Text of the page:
There were throngs of swimmers at the bulb this morning; more than I have ever seen. Yesterday went from warm to hot and perhaps everyone went to bed last night with the same notion that waking up to a swim was a wonderful idea.
As we clamored into the water with them— some in wetsuits, some skins— Colleen pointed out that our experience of water temperature is an example of how perceptions change given the context. In October, when the water temperature first dipped below sixty, 56 degrees felt very cold. Today, after months of cold that veered into the 40s as recently as last week, our experience of 56 degrees is that it is remarkably warm.
Anyone who’s ever lived in a cold climate intimately knows this slippery nature of what constitutes “cold.” The same weather that has you layering on sweaters and hats in September, sees you in shorts and a T-shirt in April.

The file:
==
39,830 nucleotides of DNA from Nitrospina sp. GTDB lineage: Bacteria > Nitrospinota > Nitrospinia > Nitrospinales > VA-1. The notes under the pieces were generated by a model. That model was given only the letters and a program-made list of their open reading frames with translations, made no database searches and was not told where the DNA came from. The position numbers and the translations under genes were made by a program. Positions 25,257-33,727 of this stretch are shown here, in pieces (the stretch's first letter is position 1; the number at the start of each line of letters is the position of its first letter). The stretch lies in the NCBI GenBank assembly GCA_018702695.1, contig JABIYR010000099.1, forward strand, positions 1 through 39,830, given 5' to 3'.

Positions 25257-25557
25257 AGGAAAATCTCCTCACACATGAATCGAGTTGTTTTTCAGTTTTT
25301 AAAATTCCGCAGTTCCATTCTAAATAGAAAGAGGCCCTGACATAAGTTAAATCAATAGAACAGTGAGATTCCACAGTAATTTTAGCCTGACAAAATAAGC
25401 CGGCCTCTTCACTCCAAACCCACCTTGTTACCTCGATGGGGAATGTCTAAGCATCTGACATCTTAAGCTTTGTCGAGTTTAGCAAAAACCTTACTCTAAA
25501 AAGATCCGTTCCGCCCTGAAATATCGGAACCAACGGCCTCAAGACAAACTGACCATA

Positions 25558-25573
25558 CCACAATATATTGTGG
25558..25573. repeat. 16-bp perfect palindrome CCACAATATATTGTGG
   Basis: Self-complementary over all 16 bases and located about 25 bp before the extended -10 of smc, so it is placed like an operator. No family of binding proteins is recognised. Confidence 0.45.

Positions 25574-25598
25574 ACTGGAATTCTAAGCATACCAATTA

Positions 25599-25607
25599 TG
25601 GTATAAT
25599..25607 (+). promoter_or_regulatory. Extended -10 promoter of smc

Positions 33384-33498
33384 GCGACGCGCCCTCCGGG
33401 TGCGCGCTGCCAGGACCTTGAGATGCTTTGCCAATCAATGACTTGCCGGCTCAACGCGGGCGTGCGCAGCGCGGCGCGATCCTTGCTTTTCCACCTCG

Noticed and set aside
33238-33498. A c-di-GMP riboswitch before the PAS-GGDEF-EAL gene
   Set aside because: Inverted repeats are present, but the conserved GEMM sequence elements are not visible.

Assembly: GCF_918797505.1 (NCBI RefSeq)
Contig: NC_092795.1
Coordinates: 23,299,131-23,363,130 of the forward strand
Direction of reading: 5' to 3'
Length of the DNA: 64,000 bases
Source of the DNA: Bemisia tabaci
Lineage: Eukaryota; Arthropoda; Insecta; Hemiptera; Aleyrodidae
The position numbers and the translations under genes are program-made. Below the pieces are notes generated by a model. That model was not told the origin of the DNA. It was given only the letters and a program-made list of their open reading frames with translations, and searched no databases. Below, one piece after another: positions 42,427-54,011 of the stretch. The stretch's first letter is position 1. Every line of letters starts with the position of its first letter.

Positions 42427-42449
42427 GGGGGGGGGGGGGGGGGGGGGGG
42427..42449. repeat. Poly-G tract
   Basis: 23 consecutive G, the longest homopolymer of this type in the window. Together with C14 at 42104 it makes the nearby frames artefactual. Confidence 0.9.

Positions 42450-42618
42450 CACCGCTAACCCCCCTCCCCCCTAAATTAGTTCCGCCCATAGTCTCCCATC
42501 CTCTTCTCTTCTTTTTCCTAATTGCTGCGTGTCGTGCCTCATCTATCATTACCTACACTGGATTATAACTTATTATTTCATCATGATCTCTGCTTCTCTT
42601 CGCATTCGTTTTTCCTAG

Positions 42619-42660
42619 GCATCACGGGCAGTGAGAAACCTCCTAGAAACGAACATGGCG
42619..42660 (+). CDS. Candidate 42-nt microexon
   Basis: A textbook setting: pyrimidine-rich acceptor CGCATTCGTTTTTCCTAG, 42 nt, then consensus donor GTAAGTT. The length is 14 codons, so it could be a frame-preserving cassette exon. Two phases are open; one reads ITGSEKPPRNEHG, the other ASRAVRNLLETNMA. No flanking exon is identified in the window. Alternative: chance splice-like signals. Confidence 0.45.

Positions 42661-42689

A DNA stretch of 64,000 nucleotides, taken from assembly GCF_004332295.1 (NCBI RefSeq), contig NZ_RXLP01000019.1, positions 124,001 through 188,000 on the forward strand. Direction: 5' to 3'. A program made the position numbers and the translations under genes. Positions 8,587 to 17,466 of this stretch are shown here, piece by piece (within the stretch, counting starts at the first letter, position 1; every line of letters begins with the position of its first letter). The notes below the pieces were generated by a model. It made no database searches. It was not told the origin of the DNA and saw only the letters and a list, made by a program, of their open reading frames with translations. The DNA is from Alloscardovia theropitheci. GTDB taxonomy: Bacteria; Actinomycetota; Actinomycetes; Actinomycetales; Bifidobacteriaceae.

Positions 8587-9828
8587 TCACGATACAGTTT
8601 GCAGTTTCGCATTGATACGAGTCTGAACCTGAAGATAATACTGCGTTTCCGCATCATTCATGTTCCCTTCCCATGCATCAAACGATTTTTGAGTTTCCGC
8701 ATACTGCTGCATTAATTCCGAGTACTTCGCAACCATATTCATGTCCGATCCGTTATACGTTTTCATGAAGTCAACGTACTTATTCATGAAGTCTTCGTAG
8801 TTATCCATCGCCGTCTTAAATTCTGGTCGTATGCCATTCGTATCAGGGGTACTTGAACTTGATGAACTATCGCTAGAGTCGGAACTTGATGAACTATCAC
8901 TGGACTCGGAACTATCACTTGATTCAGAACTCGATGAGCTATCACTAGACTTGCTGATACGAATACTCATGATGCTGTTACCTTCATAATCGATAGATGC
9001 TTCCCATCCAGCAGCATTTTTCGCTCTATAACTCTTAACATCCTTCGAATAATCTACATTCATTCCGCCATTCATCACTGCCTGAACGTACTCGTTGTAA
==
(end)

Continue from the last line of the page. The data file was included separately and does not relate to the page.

It makes me think of a picture I love: two-year-old Eliza playing with her doll on our deck in Montreal, naked and barefoot with snow piled up around her. After months of the bitter cold, her experience of that sunny day was that it was warm and she was intent on getting out into it.
That’s what we swimmers at the bulb were like today. We swam and swam. We swam like it was an August afternoon. Some stayed in for more than an hour. We stayed in for forty-five minutes (I think—I forgot to press stop on my Garmin). As we were getting dressed afterward we were dreaming about longer swims, setting goals, and making plans. Prematurely, I’m sure. This strange heatwave will end soon (I hope). The temperatures will plummet again and we will be back to whooping and hollering our way into the cold.